La Roche Clubs Suffer Attendance Hit

By Alysha Pluta, Student Life Editor

Time and time again, clubs and organizations at La Roche organize activities and they have low attendance rates.

At the recent La Roche Literary Society Event, six students came to listen to alumni Jeff Sradomski talk about climbing Mount Everest.

Active Minds, an organization striving to reduce the stigma around mental health and creating a safe space on campus, hosted its last meeting with six students in attendance. The Outdoors Club had three students at their first meeting.

But what’s happening, and why is no one showing up?

It’s even hard to get answers to these questions.

The Redhawk Post emailed questions about student participation to the club’s leaders, and many failed to respond. Two leaders provided responses.

When asked about the amount of student participation, Liza Alvarez Perdomo, president of Active Minds, said, “It has been difficult to get people to participate mainly because of our small campus setting and the fact that a large part of those interested cannot make it to meetings.”

This seems to be the case for many students.

Students do not have time to attend club meetings because of their classes, schoolwork, internships, jobs, and relationships.

This makes things more difficult for those organizing these activities.

“I wanted to have more meetings,” Anthony Provident, creator of the new Outdoor Adventures club said. “But I didn’t know how to get more people to get involved. Then the semester was halfway over, and it became even more difficult to plan things.”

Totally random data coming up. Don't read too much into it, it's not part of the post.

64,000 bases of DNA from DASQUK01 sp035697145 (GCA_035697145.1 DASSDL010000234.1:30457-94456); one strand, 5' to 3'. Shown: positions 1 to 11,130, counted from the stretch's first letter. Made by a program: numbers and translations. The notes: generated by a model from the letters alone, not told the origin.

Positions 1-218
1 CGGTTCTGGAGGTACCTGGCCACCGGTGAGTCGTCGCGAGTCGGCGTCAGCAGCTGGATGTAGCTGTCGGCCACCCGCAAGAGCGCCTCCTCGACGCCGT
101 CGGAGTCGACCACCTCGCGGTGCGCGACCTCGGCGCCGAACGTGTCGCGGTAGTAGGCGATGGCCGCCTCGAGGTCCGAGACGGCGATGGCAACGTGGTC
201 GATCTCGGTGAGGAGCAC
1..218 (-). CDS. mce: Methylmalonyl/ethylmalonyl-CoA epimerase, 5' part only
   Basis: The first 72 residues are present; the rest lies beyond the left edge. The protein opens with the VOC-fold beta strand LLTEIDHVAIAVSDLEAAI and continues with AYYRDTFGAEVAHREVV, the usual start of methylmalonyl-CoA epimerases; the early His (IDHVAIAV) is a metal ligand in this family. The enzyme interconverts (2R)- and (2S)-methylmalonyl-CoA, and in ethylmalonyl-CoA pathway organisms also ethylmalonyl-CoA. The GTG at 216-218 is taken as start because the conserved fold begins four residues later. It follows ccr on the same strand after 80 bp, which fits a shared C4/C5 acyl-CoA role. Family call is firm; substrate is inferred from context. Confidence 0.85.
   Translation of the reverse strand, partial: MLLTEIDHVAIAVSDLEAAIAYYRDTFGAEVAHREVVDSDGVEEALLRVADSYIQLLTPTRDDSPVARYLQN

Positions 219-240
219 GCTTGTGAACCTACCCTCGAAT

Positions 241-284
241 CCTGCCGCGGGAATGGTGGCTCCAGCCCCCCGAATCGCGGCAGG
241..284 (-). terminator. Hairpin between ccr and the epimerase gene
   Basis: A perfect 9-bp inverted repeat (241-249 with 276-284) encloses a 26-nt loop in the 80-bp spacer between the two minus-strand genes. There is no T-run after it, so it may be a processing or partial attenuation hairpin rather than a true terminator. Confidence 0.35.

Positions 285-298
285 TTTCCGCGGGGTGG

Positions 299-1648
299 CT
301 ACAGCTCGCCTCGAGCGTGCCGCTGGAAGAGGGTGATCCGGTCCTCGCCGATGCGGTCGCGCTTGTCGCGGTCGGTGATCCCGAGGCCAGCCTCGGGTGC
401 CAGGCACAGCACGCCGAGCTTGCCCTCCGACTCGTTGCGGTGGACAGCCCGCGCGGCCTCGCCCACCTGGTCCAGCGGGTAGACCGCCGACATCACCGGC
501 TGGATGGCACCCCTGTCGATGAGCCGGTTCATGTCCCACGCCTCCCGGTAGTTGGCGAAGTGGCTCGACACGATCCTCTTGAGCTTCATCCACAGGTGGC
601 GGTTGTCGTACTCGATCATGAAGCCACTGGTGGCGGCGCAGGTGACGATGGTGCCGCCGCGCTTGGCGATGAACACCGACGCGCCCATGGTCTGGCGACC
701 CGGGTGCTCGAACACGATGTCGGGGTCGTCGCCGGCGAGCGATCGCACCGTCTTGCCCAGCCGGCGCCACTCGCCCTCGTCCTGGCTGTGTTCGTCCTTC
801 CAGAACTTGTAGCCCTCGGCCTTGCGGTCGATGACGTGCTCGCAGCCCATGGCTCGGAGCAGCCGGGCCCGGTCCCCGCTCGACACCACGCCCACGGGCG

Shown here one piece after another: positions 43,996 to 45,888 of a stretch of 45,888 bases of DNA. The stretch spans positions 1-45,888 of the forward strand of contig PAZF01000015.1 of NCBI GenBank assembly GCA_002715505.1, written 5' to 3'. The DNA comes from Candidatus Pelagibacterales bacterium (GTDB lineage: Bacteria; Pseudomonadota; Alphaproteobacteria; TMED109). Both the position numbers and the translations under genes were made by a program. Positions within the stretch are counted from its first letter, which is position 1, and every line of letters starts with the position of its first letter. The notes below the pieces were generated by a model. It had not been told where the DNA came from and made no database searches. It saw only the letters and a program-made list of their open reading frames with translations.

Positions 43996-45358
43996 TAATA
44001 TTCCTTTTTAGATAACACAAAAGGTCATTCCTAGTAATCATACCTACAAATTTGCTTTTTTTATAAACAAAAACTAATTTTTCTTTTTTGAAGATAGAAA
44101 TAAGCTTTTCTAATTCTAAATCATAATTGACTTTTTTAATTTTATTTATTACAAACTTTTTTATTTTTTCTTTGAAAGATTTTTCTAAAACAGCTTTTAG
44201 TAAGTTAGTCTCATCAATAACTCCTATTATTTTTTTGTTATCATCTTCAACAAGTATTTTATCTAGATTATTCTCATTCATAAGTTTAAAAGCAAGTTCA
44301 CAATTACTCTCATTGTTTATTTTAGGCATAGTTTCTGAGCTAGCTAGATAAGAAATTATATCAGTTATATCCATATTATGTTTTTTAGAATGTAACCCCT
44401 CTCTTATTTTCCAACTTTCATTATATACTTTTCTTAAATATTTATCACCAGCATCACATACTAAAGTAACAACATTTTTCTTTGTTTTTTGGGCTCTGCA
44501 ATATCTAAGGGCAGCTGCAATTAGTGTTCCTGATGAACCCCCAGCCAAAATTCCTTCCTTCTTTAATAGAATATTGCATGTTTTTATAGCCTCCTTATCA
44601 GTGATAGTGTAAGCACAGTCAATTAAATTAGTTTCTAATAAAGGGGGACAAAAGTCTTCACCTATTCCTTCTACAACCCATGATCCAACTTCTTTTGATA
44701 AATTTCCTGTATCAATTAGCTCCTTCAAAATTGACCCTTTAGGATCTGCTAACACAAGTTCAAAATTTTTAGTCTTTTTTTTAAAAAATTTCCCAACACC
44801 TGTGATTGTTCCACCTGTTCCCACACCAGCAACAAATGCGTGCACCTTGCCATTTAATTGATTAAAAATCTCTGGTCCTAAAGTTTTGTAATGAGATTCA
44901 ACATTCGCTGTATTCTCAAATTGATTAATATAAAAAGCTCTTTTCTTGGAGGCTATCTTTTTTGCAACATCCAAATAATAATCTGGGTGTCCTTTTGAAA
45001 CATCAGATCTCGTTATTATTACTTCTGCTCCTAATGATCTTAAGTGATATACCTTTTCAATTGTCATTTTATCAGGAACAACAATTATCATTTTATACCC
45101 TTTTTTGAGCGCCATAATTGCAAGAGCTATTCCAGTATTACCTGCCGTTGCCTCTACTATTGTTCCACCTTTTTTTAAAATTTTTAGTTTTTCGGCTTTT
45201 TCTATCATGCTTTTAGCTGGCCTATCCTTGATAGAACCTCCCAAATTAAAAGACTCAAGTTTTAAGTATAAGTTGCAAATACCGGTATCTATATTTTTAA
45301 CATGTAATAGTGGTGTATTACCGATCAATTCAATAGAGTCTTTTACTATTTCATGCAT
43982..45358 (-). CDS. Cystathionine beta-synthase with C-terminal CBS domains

So, what should club leaders do to get people involved?

Find a way to work with everyone’s schedules.

When Active Minds started at the beginning of the semester, club advisor Diana Atkinson sent out a Doodle Poll to interested students. This allowed them to find a time for meetings that works with most students interested.

Create a form of communication.

Whether that is through email, texts, or social media, find a way to communicate that works for the group.

“We created a discord server to open up a better medium of communication among members and participants,” Perdomo said.

Give students ample information about the club and activity.

When students know that a club focuses on something they are passionate about, or that an activity is something they would be interested in, they are more likely to participate.

This is where the Outdoor Adventures Club ran into issues.

“I didn’t make time to create flyers or send out email blasts,” Provident said. He said he knows that that’s the main issue in getting people to participate in his club.

Organize engaging activities and meetings that encourage students to participate.

Students are more likely to attend and participate in events that are intriguing to them or that they will get something out of.

It’s going to take a lot of work on everyone’s part to get more students to get more involved.

Hopefully, with persistence and dedication, students will get more involved because these activities are part of what makes La Roche the diverse institution that it is.

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